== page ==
Plan to spend $700 million renovating, building schools approved in Detroit
Detroit schools will spend $700 million in federal COVID funds on repairing aging school facilities and building new schools, an effort that aims to chip away at $2.1 billion in infrastructure needs at Michigan's largest school district.
Nikolai Vitti, superintendent of Detroit Public Schools Community District, said the funds will allow the district to build five new schools that will replace existing buildings that require excessive repairs; construct additions at five buildings to address overcrowding or boost enrollment; and renovate 64 buildings with a focus on roofing, exterior enclosures, heating and cooling and lighting.
The plan, approved by the Board of Education on Tuesday, also pays for phasing out four buildings that have extensive repair needs and demolishing 12 buildings including schools slated for phase-out and vacant buildings on school campuses.
The district once boasted more than 250,000 students and 200 school buildings. It now educates about 50,000 students in preschool through 12th grade and operates around 107 buildings.
The district has struggled with expensive, growing capital needs across its school buildings, which were largely neglected for nearly a decade under state-run emergency management, which ended in 2016.
Vitti said the infrastructure investment is the largest since he became superintendent in 2017.
"It’s a $700 million investment without increasing taxes for Detroiters by one penny," Vitti said. "We are just excited to do this and do it right. Down the road, we have to do these projects on time, within budget and with a great deal of quality to improve our reputation."
The plan calls for $293 million in new school buildings; $27 million to reactivate school buildings for preschool and to address overcrowding; $69 million for additions on existing school campuses; $290 million to renovate school buildings and $11 million to demolish schools.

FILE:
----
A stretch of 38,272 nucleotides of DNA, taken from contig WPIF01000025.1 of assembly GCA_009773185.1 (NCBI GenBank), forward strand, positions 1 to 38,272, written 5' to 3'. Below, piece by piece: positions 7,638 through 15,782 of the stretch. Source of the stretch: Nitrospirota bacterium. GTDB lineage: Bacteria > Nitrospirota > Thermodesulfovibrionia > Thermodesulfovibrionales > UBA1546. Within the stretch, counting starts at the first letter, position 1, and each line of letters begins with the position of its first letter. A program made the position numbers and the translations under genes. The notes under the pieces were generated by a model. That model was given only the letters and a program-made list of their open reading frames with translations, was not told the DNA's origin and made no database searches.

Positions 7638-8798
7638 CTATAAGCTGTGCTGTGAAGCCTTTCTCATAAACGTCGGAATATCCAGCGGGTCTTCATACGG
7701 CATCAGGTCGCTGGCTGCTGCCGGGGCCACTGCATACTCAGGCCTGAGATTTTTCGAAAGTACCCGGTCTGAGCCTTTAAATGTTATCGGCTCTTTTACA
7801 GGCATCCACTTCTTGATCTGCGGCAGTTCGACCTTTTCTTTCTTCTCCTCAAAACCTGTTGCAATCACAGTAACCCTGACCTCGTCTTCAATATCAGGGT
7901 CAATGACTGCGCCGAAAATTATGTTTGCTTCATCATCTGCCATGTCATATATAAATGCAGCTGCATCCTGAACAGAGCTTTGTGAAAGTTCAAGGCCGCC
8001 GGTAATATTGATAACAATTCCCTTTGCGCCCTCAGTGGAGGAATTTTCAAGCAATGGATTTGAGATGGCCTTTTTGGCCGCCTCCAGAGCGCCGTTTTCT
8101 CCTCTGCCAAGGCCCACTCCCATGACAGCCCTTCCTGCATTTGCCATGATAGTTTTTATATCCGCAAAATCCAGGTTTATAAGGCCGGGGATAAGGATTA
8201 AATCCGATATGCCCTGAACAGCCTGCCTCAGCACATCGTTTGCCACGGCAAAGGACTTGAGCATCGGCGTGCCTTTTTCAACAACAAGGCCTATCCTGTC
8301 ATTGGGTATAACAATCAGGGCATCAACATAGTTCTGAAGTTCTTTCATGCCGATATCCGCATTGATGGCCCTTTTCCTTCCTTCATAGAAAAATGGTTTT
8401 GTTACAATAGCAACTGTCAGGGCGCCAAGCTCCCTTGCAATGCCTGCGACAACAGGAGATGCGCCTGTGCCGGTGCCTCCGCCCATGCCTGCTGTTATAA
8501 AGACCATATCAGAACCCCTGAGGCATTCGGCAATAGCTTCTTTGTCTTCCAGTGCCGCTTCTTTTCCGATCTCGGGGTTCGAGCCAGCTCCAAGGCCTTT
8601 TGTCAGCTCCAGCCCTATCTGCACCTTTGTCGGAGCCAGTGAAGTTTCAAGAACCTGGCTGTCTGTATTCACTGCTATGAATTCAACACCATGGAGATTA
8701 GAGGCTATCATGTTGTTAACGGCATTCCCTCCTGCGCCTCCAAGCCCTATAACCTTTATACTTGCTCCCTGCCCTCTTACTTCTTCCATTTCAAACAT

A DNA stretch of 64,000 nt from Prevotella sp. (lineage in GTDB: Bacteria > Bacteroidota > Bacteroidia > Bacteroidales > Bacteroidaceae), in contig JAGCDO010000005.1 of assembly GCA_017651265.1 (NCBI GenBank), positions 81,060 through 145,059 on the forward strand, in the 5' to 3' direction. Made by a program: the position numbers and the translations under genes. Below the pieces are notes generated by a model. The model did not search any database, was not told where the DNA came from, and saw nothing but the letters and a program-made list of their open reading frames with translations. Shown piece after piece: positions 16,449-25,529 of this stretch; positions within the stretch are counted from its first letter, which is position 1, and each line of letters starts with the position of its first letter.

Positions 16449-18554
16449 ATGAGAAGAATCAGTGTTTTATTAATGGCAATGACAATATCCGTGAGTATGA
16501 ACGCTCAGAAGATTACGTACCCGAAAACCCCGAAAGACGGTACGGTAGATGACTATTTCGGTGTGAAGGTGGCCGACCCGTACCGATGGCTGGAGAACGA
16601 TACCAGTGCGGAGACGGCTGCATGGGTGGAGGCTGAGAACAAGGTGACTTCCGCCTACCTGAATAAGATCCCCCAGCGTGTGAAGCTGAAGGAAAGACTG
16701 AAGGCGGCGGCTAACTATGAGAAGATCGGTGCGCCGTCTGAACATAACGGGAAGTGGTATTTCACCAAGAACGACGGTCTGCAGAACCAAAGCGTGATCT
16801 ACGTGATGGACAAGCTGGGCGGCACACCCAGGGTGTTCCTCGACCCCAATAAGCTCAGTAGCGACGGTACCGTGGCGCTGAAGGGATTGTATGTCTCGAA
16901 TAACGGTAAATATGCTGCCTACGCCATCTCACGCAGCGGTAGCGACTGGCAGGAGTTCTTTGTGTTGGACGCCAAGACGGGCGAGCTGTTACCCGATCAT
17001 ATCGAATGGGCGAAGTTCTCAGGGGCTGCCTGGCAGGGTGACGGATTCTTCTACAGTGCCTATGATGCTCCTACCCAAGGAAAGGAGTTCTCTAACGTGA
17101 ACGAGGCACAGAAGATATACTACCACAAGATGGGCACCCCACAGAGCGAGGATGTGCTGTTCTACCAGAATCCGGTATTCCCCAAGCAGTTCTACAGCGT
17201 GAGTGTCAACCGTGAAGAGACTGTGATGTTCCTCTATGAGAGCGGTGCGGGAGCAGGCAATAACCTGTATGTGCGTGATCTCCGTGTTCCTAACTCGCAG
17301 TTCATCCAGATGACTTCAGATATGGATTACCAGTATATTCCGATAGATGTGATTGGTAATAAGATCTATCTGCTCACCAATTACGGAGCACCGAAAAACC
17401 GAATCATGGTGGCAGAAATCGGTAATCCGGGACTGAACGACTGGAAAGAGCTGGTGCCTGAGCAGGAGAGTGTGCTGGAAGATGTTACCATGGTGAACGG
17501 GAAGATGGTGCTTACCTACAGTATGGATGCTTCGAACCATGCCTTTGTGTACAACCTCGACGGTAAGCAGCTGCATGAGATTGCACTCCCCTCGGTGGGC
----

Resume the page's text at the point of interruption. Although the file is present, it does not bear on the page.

Schools to be rebuilt include Cody High School, Paul Robeson Malcolm X Academy, Pershing High School, Carstens at the Golightly Career Tech Center and Phoenix, a closed school in southwest Detroit.
Additions will be made to Charles Wright Academy of Arts and Science, Communication and Media Arts High School, John R. King pre-K-8, Western International High School and Southeastern Career Tech Center.
The district wants to reopen vacant buildings or reactivate parts of under-utilized buildings in high-demand areas where capacity is insufficient. These schools include Vetal Elementary-Middle School; preschool centers at Fleming, Adult Ed West and Hancock; and Northern High School as a new district central office location.
Building demolitions include Post, Biddle, Van Zile, Carrie/Law, Foch and Phoenix.
The plans also calls for the phased closure of some schools and school programs including Ann Arbor Trail, J.E Clark, Catherine Blackwell and Greenfield Union.
Vitti said he is concerned that based on the latest inflation estimates, the current cost for the projects may increase in excess of the estimated inflation rate of 4.7%.
"We are not the only district who has these funds. You are seeing this huge demand for construction work," Vitti said. "We will stay committed to new buildings, new wings, demolitions – some renovations would be vulnerable."
Public discussions on new schools are expected to begin this fall. The district will hold public engagement sessions to get input on new school building designs and features. Work could begin the following spring, Vitti said.
In 2018, Livonia-based OHM Advisors estimated it would cost $500 million to address the district's inoperable boilers, corroded plumbing fixtures, missing ceiling tiles in classrooms, exterior walls with cracks, roof leaks and a host of other problems.
By 2023, the price tag would soar to $1.4 billion, according to a facilities assessment done by the firm.